The sensitive places issue in New York Rifle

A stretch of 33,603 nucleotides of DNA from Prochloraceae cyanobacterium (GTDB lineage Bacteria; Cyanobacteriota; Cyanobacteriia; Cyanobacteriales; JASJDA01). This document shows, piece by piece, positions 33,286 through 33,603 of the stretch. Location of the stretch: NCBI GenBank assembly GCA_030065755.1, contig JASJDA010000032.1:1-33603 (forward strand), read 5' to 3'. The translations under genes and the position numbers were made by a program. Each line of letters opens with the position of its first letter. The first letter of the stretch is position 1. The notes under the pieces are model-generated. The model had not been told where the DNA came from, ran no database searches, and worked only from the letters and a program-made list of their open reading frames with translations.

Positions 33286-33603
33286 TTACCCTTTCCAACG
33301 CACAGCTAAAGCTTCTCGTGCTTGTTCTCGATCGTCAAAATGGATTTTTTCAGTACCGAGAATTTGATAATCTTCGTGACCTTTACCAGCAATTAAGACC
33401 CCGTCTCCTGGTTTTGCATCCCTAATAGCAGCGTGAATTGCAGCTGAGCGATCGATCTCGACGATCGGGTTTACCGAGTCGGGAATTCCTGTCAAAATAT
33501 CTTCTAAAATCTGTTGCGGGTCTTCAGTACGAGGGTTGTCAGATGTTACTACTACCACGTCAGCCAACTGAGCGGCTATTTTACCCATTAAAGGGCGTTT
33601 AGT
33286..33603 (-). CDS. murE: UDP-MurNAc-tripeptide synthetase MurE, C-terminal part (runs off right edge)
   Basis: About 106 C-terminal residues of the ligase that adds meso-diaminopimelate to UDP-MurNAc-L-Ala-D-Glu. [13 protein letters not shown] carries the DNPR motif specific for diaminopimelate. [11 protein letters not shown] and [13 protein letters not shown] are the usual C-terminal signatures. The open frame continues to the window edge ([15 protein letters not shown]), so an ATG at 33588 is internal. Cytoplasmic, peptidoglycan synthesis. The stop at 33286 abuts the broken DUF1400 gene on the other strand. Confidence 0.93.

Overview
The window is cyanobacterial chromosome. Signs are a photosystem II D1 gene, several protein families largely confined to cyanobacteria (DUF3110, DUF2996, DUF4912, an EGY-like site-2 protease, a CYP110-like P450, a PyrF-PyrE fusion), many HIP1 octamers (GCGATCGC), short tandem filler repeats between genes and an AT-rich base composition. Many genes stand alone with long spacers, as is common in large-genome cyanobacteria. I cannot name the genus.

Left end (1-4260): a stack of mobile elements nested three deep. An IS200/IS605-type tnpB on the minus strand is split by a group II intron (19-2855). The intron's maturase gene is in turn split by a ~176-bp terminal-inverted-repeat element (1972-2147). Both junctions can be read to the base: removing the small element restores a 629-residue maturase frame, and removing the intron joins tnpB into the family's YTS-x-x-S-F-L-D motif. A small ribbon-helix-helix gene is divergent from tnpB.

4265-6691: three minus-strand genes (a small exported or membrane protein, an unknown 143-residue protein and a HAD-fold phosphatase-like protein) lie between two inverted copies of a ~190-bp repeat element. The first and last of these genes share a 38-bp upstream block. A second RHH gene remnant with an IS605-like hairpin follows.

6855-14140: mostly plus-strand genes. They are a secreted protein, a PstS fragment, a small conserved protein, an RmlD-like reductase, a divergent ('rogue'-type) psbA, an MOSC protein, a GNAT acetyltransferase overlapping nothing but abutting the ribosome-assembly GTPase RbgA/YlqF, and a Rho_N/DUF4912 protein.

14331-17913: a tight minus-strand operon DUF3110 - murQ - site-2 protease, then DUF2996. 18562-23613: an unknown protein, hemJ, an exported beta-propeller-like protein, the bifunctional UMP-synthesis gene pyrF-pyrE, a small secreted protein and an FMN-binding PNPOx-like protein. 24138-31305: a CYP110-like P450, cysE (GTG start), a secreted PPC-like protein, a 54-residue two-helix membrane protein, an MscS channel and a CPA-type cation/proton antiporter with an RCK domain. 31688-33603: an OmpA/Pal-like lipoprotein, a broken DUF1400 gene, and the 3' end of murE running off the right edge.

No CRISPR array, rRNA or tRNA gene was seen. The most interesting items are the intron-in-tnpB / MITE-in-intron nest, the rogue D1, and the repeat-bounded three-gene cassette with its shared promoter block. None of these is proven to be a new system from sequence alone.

Last week, the U.S. Supreme Court heard oral argument in New York State Rifle and Pistol Association v. Bruen . The issue is whether the Second Amendment right to “bear arms” can forbidden to everyone except persons who prove that they have an unusual need for self-defense. Based on the questions during argument, six Justices seemed skeptical that an enumerated right could be limited so that only a tiny percentage of the people can exercise it. A secondary question during argument was where lawful can be banned. The Supreme Court first addressed the issue in 2008 in District of Columbia v. Heller , when the Court stated that bearing arms could be prohibited “in sensitive places such as schools and government buildings.” In a VC post last week , I surveyed the legal history of sensitive places, and offered some thoughts on doctrinal development. Below, leading Second Amendment lawyer and scholar provides some post-argument analysis of sensitive places issues. Steve and I have coauthored several works, including Miller versus Texas: Police Violence, Race Relations, Capital Punishment, and Gun-toting in Texas in the Nineteenth Century—and Today , 9 Journal of Law and Policy 737 (2001). For clarity, I am the research director of the Independence Institute , a think tank in Denver. Steve is a senior fellow at the Independent Institute , a think tank in Oakland. ——————————————————————————————————————— by Stephen Halbrook A surprising issue dominated Paul Clement’s time at the lectern on November 3 in New York State Rifle & […]

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